For-sale-by-owner deals have traditionally been in the lower price points. But mortgage meltdown has pushed owners of luxury mansions to try to make deals on their own or with limited help of a real-estate agent.

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David and Lana Keller are interested in selling their custom-built home on Lake Tapps in Bonney Lake. The couple would like a shorter commute to their collectibles store in Federal Way. So they’ve posted the five-bedroom, 6,300-square-foot home on several Web sites with an asking price of just under $1.5 million. The twist: They’re selling the property themselves.

There’s a new sign dotting some well-manicured Puget Sound lawns in our current housing market: For sale by owner — million-dollar home.

In the past, ads like this were virtually nonexistent. For decades, the FSBO — for sale by owner and pronounced “fizbo” — was almost entirely a cheap-home phenomenon. For instance, the median FSBO price last year was $153,000, compared with $211,000 for homeowners who hired an agent, National Association of Realtors data show.

That’s changed. A growing minority of high-end homeowners have decided they’d rather pocket the Realtor’s commission — a savings that provides a partial balm against lower home values — and market their property themselves. Besides, they say, the market’s so slow that it’s not as if they’ll be contending with droves of prospects, so it’s not a big burden.

A search in April on for FSBO homes in King County priced more than $1 million turned up nearly 100 responses, of the more than 1,900 homes in that price range on the market in the county.

National Association of Realtors spokesman Walter Molony calls the emergence of a luxury-home FSBO niche in the Seattle area “unusual and a bit surprising,” but likely driven by mortgage-lending difficulties.

“That end of the market is absolutely dead in the water, with the freezing of the jumbo loan,” he says.

Some high-end FSBO sellers tried using a real-estate agent first. Custom-home builder Dan Wozniak had a real-estate agent market his Kirkland home for a year without success before he decided to sell it himself. He says he felt bad that the agent was spending money marketing the 10-year-old, 4,900-square-foot house when the market was so slow. Over time, the property’s value sank until having a real-estate agent no longer penciled out.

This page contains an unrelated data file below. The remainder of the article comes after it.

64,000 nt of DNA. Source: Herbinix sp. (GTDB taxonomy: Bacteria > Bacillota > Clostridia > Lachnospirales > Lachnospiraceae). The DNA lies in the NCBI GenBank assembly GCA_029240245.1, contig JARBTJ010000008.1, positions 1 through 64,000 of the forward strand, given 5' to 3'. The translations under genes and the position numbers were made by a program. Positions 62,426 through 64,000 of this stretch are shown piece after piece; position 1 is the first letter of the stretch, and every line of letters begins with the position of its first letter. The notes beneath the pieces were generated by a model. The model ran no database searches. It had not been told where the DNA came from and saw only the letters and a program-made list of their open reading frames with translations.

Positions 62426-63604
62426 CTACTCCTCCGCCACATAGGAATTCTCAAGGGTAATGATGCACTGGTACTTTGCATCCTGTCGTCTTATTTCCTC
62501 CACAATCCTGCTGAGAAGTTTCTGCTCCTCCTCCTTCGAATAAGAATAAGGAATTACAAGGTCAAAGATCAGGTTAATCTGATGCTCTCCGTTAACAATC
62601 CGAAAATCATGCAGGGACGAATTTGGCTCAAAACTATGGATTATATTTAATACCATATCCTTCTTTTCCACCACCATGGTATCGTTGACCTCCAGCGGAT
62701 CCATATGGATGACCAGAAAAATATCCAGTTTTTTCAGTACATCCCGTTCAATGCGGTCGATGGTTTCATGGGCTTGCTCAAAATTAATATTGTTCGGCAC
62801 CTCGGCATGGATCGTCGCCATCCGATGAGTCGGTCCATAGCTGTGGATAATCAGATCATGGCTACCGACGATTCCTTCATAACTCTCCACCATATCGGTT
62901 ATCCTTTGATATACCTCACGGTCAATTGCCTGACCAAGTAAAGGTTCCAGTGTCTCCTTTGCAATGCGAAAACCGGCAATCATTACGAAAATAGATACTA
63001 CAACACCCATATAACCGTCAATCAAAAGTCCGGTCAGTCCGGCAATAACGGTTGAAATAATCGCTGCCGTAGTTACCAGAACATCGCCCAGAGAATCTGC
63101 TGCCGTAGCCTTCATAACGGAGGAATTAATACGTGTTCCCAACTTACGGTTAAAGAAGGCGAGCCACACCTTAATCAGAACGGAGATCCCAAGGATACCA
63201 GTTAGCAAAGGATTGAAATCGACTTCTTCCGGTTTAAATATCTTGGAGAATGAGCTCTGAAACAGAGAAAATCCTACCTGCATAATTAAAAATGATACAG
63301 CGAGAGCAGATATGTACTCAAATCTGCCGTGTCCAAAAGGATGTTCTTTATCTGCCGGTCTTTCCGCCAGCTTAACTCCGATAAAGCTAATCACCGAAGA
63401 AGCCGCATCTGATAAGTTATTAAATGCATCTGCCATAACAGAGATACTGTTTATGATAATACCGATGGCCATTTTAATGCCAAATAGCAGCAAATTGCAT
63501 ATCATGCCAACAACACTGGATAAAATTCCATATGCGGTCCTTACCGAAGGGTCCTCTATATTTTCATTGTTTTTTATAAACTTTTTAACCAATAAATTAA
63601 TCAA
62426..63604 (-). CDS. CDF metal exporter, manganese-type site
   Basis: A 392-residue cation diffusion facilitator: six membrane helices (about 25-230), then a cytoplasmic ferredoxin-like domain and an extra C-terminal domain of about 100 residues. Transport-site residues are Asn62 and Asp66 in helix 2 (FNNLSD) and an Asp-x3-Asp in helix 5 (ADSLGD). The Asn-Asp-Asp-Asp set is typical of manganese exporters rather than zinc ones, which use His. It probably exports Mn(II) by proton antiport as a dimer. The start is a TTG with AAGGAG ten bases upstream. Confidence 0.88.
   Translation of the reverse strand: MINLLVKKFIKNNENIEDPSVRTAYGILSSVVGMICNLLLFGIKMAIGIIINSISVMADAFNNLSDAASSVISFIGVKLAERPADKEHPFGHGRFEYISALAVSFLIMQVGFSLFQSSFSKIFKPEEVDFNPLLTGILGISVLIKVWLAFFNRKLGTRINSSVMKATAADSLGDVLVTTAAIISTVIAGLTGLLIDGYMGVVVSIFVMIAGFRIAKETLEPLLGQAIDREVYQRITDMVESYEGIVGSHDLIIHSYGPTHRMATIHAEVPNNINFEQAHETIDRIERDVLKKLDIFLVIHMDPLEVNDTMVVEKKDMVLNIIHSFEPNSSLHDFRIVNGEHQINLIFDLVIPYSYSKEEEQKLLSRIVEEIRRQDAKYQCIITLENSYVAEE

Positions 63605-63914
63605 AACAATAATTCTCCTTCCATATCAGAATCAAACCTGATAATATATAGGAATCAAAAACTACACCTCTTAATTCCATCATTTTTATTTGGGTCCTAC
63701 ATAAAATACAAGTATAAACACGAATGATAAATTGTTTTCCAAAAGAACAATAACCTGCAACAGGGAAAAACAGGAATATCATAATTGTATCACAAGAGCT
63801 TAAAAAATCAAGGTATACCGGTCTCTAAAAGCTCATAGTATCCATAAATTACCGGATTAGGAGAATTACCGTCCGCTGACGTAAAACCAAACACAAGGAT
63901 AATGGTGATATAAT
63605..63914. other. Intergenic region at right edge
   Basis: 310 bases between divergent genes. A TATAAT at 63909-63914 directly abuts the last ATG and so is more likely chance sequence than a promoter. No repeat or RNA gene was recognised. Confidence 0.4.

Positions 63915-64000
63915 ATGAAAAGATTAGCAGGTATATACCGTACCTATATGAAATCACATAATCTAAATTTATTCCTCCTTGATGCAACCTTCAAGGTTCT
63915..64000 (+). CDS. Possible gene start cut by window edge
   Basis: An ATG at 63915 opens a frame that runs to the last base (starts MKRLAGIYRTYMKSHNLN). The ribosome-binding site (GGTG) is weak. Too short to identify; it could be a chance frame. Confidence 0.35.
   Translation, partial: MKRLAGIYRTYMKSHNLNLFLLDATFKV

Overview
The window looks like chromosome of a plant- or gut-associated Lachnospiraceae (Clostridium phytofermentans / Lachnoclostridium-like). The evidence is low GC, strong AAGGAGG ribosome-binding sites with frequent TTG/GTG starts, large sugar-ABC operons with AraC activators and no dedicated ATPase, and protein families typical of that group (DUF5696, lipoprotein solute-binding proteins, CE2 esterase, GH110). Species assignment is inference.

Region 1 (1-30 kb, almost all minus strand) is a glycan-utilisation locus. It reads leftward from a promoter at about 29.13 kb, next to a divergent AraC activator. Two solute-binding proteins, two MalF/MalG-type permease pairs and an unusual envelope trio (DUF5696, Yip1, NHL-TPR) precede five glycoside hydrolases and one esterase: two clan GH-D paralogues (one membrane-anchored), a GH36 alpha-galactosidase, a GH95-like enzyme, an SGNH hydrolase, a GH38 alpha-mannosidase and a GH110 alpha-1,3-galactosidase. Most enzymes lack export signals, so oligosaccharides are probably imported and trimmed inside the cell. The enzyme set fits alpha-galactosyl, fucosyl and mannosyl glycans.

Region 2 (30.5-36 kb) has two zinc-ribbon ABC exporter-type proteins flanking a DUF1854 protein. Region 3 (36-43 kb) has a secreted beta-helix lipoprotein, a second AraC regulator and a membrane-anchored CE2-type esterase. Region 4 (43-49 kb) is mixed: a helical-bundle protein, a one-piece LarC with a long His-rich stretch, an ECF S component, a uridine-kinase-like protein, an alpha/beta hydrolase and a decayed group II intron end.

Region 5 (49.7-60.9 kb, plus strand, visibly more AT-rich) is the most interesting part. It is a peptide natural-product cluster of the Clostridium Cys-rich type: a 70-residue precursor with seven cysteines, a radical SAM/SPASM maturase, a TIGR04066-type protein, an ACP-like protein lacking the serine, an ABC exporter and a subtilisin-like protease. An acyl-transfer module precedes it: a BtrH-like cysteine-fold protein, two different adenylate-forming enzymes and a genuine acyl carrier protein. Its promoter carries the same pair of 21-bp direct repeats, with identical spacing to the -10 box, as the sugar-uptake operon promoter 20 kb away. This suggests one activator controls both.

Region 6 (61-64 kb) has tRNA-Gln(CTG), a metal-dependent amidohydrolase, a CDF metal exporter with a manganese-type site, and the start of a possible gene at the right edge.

As lending grew tighter in the past 18 months, Wozniak borrowed heavily against his custom-built, fairy-tale-cottage-style home for the capital he needed to build other homes. Now, he’s hoping to sell his property himself for $1.4 million, pay off his debts and build a cheaper home nearby with the remaining cash.

“Now, I’m basically selling it at my cost,” he says. “I can’t let it go for any less.”

Likewise, Lana Keller says she listed her Victorian-style, three-story home with a real-estate agent for several months in the summer, but there weren’t any nibbles. Now, she’s trying it on her own. The Kellers haven’t made a firm decision to sell, so the FSBO route allows them to evaluate offers without committing to pay roughly $90,000 to a real-estate agent.

“We’re in sales; we like talking to people,” she says. “And it only takes one person that’s interested.”

Gordon Holmquist says he’s not opposed to showing prospective buyers around his $8.9 million Mukilteo estate, which offers water and mountain views and sits on more than 10 acres. His daughter is a real-estate agent, but he says he doesn’t see the need for an agent now.

“I’m not pressing to get it sold, I just want to get some exposure,” he says. “If someone came along, we’d talk seriously about it.”

Conversely, some luxury FSBO sellers end up hiring a real-estate agent. Nationally, the National Association of Realtors reports 3 percent of all homes sold through a real-estate agent started out as a FSBO.

Barbara Hoess is hoping she’ll have better luck with a real-estate agent. She tried for 18 months to sell her parents’ 1918 four-bedroom home in Kirkland on her own. She got a couple of solid prospects for the $2.4 million property, but none passed muster, in part because the family is good friends with neighbors and wants to ensure the nearly one-acre lot isn’t overdeveloped.

Hoess finally signed up in May with a neighbor who’s a real-estate agent, in hopes a more-aggressive marketing effort will find her the right buyer.

“We’re ready to move on and sell it,” she says.

Another Kirkland homeowner, Lonnie Benson, enjoys showing families with children around his four-bedroom home, which has secret passageways and a treehouse. He swallowed his pride and adorned a balcony with a 6-foot-long “For Sale” sign, but after four months, he’s switching to using a low-fee real-estate agent. His agent priced the home at $1,990,000, down from the $2.4 million he was asking as a FSBO.

“I just wanted to try it myself,” he says, “and maybe save a few dollars.”